The Methodist Home mends broken childhoods


By Kara Witherow, Editor

Trevor Rose turned 14 the day he came to The Methodist Home for Children and Youth.

Removed from his home at 13 because of neglect and abuse, Rose was shuffled between group homes before finally being placed at The Methodist Home’s St. Marys campus.

Unsure of what to expect when he arrived, Rose was greeted with a birthday party, complete with gifts, a cake and ice cream.

Because it was his birthday, the Methodist Home staff went above and beyond to make Rose feel celebrated and special, but scenes like this aren’t unusual and aren’t just limited to birthdays.  Every child who enters The Methodist Home is greeted and welcomed with a party.

“We understand that this is a very anxiety-filled time for them,” said Devon Loggins, regional director for The Methodist Home’s St. Marys campus.  “They’re fearful and they don’t know what the experience will be. We don’t know the depth of the experiences they’ve had … it’s a very scary time to move to a new place with new people.  The first thing we do at The Methodist Home is throw a welcome party.” 

Most children who arrive at The Methodist Home have been in five to 10 prior placements, so making them feel welcome, secure and loved from day one is something The Methodist Home staff does to help establish and reinforce the family environment that is found at each group home.

In addition to a welcome party, each child is given five gifts when they arrive at The Methodist Home: a stuffed bear, a backpack and school supplies, a basket full of new linens and towels, an age-appropriate Bible and a handmade quilt.

“When they choose their quilt, Dr. Rumford tells them that it’s handmade and that someone loved them enough to make it for them,” said Dr. Derek McAleer, vice president for development and church relations for The Methodist Home.  “He says, ‘this quilt is handmade, but you are God made. You are precious to us, and are as unique as this quilt, and just as special, and we are so glad you are here.’”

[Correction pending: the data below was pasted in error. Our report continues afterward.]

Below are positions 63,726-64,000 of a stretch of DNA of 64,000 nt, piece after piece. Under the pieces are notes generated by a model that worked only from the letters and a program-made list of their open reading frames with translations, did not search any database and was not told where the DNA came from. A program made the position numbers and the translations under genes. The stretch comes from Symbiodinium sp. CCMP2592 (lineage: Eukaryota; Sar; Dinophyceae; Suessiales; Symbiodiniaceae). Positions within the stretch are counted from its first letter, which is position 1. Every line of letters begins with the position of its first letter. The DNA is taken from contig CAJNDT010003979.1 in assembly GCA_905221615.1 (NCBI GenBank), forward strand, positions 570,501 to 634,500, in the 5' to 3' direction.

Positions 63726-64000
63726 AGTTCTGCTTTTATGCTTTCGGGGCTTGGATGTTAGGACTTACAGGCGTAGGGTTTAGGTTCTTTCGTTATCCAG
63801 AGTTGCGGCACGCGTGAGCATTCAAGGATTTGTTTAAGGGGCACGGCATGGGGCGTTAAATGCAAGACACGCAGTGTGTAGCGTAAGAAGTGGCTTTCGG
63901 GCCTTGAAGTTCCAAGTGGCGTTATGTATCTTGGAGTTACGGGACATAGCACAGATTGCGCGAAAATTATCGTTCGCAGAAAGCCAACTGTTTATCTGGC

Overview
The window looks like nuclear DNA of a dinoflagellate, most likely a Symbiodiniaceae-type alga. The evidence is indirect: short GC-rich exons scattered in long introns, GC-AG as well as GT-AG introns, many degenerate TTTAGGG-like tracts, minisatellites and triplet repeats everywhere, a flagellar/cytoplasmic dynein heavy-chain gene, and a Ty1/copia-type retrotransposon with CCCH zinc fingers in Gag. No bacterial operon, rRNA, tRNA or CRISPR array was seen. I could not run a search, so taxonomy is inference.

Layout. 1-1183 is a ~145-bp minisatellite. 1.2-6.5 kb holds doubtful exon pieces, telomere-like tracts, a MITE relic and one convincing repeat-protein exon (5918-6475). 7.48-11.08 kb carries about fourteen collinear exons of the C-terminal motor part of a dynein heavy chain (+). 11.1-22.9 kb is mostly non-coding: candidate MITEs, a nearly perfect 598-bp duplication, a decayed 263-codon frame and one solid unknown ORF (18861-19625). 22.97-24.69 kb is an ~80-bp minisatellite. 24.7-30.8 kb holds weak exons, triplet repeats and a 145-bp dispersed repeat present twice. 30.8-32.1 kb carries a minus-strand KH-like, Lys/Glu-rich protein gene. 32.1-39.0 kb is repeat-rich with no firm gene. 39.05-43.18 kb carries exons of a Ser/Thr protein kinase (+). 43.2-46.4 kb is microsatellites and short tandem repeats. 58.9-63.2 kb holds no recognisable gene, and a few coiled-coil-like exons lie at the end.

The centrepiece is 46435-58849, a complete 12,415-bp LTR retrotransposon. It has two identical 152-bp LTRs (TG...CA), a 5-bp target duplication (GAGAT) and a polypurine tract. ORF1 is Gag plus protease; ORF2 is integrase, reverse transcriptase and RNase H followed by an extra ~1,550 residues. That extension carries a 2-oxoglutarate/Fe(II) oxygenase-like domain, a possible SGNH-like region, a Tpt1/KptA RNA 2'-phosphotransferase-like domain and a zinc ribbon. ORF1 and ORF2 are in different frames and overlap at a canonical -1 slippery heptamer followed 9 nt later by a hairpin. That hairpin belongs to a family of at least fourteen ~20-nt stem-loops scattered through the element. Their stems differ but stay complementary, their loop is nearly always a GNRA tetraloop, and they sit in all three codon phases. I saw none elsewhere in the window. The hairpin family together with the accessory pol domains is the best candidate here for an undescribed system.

With six sites across South Georgia – in Macon, Americus, Valdosta, St. Marys, Columbus and Waverly Hall – The Methodist Home for Children and Youth has served more than 10,000 abused and neglected children and young people in its 155-year history.

More than just a home for children, it is also home to a host of children and family programs and services. 

“One of the reasons we’ve built the cottages in these small communities in South Georgia is that we’ve tried to be in places where there aren’t other services so we became a place where folks in need can turn for help,” Dr. McAleer said.  “It’s better for a child if they’re served closer to other family members so you can work to maintain relationships.”

Children ages 7 to 17 are admitted to The Methodist Home. They live eight to 10 to a cottage, and staff work in three shifts so someone is there around the clock.

The Methodist Home is not simply a place for children to have a bed and meals.  The ministry provides counseling, therapy, independent living skills training and more.

“They really taught me a lot,” Rose said.  “They’ve been very compassionate to me. They’ve helped me set goals for myself and taught me how to be my own man and how to take responsibility for myself and my actions.  They taught me how to be a responsible adult.”

Rose, who graduated from Kingsland’s Camden County High School with a 3.4 grade point average, has had, by his own account, his share of ups and downs. But the first generation college student has succeeded in and out of the classroom.

He became a leader in his cottage and won a public speaking award during his senior year.  A local Ford dealership granted him an internship to help him in his efforts to become an automotive technician.

“He’s a success story that’s still in the making,” Loggins said of Rose.  “His tenacity and resiliency – those are the things we just reinforced in him that he already had.  When we talk about a success story, it’s not just a success story for us, it’s a success story for him. He’s the one that made all of that happen.  He had the drive and the desire and ambition to do it – it was just our part to make sure he had everything he needed to make his dreams come true.”

Rose had to grow up fast and never really had much of a childhood. 

“It was hard for me to be a kid,” said Rose, now a freshman at North Georgia Technical College in Clarkesville.  He credits the love, support and encouragement he was given at The Methodist Home for helping him achieve his goals and break his family cycle of abuse and neglect.

“The Lord placed him in our lives and us in his life to be part of each other’s families,” Loggins said.  “The Home has provided the stability and encouragement he needed to thrive.  He is a blueprint of how to take the circumstances that he’s been through and not let them dictate what his future will be.”


Every local church in South Georgia is encouraged to receive a special offering on Sunday, September 18 to support the ministry of The Methodist Home for Children and Youth.  To donate and to learn more about The Methodist Home and its ministry, visit